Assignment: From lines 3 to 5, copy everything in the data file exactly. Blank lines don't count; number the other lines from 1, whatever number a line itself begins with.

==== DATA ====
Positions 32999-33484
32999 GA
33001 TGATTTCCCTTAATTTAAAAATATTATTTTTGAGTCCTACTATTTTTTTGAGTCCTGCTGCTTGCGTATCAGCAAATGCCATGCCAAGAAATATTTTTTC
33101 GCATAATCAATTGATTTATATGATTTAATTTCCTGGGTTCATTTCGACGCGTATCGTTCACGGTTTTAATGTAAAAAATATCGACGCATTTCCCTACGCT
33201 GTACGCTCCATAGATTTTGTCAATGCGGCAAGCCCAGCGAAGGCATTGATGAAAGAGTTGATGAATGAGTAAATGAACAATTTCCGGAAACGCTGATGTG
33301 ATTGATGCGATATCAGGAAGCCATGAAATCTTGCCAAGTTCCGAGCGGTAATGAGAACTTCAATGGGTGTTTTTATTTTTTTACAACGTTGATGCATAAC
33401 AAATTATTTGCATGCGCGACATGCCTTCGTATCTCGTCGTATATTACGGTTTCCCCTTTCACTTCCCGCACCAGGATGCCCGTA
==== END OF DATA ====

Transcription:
33001 TGATTTCCCTTAATTTAAAAATATTATTTTTGAGTCCTACTATTTTTTTGAGTCCTGCTGCTTGCGTATCAGCAAATGCCATGCCAAGAAATATTTTTTC
33101 GCATAATCAATTGATTTATATGATTTAATTTCCTGGGTTCATTTCGACGCGTATCGTTCACGGTTTTAATGTAAAAAATATCGACGCATTTCCCTACGCT
33201 GTACGCTCCATAGATTTTGTCAATGCGGCAAGCCCAGCGAAGGCATTGATGAAAGAGTTGATGAATGAGTAAATGAACAATTTCCGGAAACGCTGATGTG